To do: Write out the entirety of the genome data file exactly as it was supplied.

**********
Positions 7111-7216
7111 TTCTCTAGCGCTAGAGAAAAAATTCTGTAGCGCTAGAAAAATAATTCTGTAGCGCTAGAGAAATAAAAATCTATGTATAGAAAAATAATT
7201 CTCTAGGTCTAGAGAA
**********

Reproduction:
Positions 7111-7216
7111 TTCTCTAGCGCTAGAGAAAAAATTCTGTAGCGCTAGAAAAATAATTCTGTAGCGCTAGAGAAATAAAAATCTATGTATAGAAAAATAATT
7201 CTCTAGGTCTAGAGAA